Wednesday, April 12, 2006

Fletch Lives!

In the news...
Kentucky Governor Ernie Fletcher -- who, with any luck, will not be in office much longer -- revoked a phrase in the state government's employee policy that protects state workers from discrimination based on sexual orientation and gender identity. A number of Kentucky Democrats joined a few prominent Republicans groups in speaking out against the hopefully-soon-to-be-former Governor's actions.
Now normally this would be a pretty stunning display on its own, but, somehow (SOMEHOW) the Governor had the good sense to announce all this on the day he proclaimed as "Diversity Day".

In the most redundant and least surprising news story of the day, Iran has been urged to stop its nuclear activities. It appears to be a slow news day.

I'm not totally in the know, but it seems like a good thing that Senate Majority Leader Bill Frist and House Speaker Dennis Hastert are both backing off legislation that would make illegal immigration a felony. Of course, they're also insisting the Dems were the ones who wanted to keep this provision in the bill, which seems odd since Republican House Judiciary Chair James Sensenbrenner originally pushed the bill that included such provisions. It seems like something of a spin job, but, like I said, I'm not exactly in the know, so I'll wait for this to fully play out before I pass judgement.
*Side note: I recently had a new idea for my blog. I'm going to be announcing official comanche/soul policies in regards to current events and issues, when appropriate. I'll consult with my Board of Directors, some third party consultants, and let you know.

Pretty funny political cartoon today on Slate.

Pitchfork reports that Bright Eyes have a new album in the works. Sleater-Kinney drummer Janet Weiss, singer Gillian Welch, and, one of comanche/soul's personal favorites, gruff country-rock troubadour M. Ward are all contributing.

On Monday they also published a very entertaining interview with Neko Case. Those not familiar with Case -- often referred to as a "chanteuse" by inane rock crits everywhere -- might still enjoy it. It's one of the first times I've read an artist be so direct, self-deprecating, and generally accessible in an interview.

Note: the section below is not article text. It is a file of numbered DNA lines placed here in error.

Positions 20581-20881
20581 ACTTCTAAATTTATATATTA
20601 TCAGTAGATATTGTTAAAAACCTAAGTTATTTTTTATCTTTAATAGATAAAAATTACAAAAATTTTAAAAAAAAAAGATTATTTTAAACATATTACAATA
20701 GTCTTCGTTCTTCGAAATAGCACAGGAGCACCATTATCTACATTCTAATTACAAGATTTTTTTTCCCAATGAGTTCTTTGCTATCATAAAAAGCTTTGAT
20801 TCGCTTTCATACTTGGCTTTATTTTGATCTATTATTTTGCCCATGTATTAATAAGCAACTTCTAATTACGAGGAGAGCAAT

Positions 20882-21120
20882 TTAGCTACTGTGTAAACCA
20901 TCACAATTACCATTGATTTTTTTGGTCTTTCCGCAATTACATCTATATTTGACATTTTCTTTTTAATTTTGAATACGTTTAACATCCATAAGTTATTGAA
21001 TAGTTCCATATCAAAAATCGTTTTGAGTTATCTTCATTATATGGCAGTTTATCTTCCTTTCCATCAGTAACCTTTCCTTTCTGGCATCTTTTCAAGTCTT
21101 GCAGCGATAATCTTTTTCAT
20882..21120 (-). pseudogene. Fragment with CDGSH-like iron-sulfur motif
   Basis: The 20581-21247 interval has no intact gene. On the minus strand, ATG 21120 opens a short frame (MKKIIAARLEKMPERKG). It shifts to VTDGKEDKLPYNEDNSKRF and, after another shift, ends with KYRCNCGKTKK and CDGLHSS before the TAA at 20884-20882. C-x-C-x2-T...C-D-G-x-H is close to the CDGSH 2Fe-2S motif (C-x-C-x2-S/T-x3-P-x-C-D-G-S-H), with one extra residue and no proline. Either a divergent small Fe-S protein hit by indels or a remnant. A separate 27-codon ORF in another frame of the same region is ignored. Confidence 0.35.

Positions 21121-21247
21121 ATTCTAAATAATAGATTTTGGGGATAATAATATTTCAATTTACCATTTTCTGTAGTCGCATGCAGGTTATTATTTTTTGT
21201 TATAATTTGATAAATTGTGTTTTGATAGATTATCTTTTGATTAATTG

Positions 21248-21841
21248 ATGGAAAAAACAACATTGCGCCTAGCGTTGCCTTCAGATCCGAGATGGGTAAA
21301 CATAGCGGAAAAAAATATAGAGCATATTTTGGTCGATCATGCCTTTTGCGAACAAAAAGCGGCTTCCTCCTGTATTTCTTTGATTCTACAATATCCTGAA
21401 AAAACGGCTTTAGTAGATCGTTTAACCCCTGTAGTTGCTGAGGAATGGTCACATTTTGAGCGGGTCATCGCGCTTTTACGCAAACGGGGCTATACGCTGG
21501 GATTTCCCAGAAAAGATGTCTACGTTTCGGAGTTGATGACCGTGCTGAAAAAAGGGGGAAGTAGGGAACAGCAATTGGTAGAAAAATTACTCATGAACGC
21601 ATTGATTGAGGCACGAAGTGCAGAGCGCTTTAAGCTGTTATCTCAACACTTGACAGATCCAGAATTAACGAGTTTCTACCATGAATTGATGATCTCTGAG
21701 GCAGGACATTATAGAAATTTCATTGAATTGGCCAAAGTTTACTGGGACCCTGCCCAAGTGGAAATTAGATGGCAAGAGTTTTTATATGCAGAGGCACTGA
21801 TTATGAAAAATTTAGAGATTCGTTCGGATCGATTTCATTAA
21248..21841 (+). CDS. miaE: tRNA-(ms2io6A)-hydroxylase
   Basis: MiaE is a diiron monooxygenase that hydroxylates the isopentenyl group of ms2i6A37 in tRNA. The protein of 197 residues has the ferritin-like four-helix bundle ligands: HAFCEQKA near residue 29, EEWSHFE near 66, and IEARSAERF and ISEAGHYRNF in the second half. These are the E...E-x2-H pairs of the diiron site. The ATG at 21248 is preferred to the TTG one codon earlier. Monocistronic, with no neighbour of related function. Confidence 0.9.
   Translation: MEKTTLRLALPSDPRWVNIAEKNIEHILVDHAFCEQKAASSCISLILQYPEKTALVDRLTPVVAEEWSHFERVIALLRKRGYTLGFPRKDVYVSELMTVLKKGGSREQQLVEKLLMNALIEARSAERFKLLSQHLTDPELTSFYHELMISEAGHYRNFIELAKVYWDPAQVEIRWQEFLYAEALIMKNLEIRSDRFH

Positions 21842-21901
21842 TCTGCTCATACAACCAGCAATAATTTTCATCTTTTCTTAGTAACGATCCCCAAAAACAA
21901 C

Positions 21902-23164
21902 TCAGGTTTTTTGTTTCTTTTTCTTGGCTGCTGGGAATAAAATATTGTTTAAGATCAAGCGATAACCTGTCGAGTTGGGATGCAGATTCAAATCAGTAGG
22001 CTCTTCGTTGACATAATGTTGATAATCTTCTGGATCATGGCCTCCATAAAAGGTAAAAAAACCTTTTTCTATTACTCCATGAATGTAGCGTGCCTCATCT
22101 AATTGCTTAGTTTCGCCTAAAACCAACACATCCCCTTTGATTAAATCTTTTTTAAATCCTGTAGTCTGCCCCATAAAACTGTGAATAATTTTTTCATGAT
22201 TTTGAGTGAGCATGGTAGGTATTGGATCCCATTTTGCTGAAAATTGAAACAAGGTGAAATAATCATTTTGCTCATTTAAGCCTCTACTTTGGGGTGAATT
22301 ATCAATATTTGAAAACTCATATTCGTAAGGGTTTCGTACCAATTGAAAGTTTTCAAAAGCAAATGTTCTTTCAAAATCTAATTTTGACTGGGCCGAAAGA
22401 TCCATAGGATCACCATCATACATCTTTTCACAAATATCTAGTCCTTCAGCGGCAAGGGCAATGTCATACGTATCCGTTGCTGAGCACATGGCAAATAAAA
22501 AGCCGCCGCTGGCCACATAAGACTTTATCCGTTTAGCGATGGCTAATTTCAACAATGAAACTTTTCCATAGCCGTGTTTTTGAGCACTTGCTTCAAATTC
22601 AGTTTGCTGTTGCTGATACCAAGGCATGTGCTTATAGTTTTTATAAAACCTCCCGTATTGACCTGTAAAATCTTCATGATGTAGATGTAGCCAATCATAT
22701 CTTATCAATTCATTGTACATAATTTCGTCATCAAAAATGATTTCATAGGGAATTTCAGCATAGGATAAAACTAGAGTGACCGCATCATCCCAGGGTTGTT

Last week published a series of reviews of Continuum's 33 1/3 book series. The series is made up of small books (about 100 pages or so) where a writer tackles a classic album. There is no Revolver or Dark Side of the Moon, but rather most editions go after a so-called "cult" favorite. I've personally read the one on Love's Forever Changes, and I'm really looking forward to getting my hands on Velvet Crush and Tyde drummer Ric Menck's take on the Byrds' foray into country, Sweetheart of the Rodeo.

Also, I got an email from my buddy Andrew Huffer recently urging me to check out the new Band of Horses' LP, Everything All the Time. He's headed to their show in Seattle soon, so to honor his request, here's a link to their single, the very fine "Funeral". Mr. Huffer describes them as sounding like "(My Morning Jacket's) Jim James' little brother formed a less hair band." Apt.

Rolling Stone reviews Built to Spill, Carleton College's own (sort of) Tapes N Tapes, and give us 5 bands that hit big at SXSW.


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